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minisplit ductless heat pump

Post in 'DIY and General non-hearth advice' started by Highbeam, Feb 6, 2013.

  1. begreen

    begreen Mooderator Staff Member

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    They have some undefined terminals like input 1 and 2. Our system has an outdoor thermocouple so that the heatpump cycle and system speed can be tailored by the difference between the exterior in indoor temp. This function appears to be lacking or did I miss it?

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  2. eclecticcottage

    eclecticcottage Minister of Fire

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    We're still considering this for our Old House, leaving the two DV stoves in place as secondary heat (or primary depending on the tenants choice). I'm still concerned about cost though...

    Actually, we're thinking of putting a two head unit here at the Cottage too. Cost is still a concern, but a little less since we don't need to worry about recouping it :)
  3. SCHWIL

    SCHWIL New Member

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    I own a house built in 1750. It is a true brick house (no wood frame). Right now I have a 30 yr old hvac system that runs on LP, and it's costing me a fortune summer and winter, alike. I would love to get rid of the duct work, the blowers dripping condensation from the attic, etc. Does anyone have any thoughts about the practicality and/or efficiency of replacing the dinosaur with a mini-split system?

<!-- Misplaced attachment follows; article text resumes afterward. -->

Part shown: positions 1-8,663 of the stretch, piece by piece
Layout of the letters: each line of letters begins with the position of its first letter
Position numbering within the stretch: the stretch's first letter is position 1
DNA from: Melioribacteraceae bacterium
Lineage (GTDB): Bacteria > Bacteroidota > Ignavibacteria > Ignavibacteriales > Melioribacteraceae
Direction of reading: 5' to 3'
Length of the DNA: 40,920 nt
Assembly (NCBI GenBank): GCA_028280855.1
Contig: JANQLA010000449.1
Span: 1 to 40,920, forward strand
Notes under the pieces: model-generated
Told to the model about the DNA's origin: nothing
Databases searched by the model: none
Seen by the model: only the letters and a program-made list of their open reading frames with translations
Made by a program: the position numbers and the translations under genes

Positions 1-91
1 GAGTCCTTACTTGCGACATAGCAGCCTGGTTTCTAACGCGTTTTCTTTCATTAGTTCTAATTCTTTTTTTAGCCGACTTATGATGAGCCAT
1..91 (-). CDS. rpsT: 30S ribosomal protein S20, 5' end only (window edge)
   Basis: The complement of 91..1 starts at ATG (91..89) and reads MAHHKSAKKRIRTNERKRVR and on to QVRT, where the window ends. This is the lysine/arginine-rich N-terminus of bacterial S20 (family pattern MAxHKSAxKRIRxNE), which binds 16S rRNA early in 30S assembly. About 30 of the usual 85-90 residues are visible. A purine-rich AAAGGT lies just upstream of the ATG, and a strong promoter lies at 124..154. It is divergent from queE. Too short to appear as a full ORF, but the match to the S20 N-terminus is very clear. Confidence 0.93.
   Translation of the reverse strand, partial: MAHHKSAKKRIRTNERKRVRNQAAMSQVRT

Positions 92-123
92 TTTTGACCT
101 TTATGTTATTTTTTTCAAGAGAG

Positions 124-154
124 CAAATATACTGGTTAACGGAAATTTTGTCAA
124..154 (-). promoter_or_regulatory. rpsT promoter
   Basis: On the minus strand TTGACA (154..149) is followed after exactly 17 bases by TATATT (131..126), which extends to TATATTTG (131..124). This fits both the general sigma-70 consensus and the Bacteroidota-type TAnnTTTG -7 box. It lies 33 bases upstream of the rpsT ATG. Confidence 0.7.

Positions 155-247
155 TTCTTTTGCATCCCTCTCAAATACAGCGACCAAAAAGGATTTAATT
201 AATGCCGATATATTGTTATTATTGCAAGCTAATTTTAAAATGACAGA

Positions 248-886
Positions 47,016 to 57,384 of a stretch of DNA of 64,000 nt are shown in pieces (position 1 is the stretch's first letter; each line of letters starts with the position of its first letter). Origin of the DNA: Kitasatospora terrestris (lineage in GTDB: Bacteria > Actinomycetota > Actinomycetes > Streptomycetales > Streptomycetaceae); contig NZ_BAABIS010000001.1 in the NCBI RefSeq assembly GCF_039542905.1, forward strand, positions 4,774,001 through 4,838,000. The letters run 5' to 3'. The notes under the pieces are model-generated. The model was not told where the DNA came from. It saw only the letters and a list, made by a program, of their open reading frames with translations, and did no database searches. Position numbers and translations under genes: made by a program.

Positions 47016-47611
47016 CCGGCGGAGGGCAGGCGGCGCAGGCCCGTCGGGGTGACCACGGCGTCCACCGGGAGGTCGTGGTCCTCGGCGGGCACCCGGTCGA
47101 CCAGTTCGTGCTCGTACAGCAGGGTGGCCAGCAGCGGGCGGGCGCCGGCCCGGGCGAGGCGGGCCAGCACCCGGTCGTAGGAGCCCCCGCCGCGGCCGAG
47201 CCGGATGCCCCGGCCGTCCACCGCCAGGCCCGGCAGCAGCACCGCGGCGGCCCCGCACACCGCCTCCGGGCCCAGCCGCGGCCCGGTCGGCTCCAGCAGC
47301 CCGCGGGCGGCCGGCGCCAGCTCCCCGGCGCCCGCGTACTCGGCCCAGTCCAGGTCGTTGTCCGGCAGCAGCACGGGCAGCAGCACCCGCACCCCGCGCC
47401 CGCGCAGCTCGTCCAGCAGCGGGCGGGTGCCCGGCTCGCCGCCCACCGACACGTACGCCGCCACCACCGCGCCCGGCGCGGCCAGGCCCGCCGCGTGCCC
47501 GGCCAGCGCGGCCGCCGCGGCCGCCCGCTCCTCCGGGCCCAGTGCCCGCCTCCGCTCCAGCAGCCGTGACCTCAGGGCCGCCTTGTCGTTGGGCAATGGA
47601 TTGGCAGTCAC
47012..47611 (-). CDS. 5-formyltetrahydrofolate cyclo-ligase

4. woodgeek

    woodgeek Minister of Fire

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    Where are you located?
  5. SCHWIL

    SCHWIL New Member

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    My 1750 house is in Hampton Roads, VA. The thick brick walls act as a cave--cold in the winter and moderate in the summer. The addition is wood frame and has the usual concerns. The system we have now is ancient and must be replaced no matter what. I just wonder if this is a rational option.
  6. pen

    pen There are some who call me...mod. Staff Member

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    Since putting one of these ductless units in many rooms would be an eyesore, and expensive, the layout of the house is often a large determining factor in how well these things will work.

    After having such great success with my unit I had a cousin who was interested in them to help take the edge off his oil usage. My installer went to his house and told him "I'm not selling you one of these, this place will give them a bad name." His house was about 100 years old with tall ceilings and was a very non-open layout.
  7. SCHWIL

    SCHWIL New Member

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    There are 4 rooms in the old brick part of the house and 2 rooms in the addition which is wood frame. I have read about ceiling vents that would probably work upstairs. I don't know if that would work downstairs as the ceilings are 9 feet. I would prefer ceiling to wall-mounted systems. The layout is definitely NOT open, but it seems like that would make the room by room conditioning concept better??? There is a company here that advertises 8 splits on one system, but I don't know the cost. Do you have any alternative suggestions for heating an historic house like this?
  8. pen

    pen There are some who call me...mod. Staff Member

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    I think your best bet is to talk to an installer that you have good references for.

    At the end of the day, the expertise on this site is in regards to solid fuel burning. You just happened to come across a thread where a bunch of us were basically shooting the breeze about these things in terms of our experiences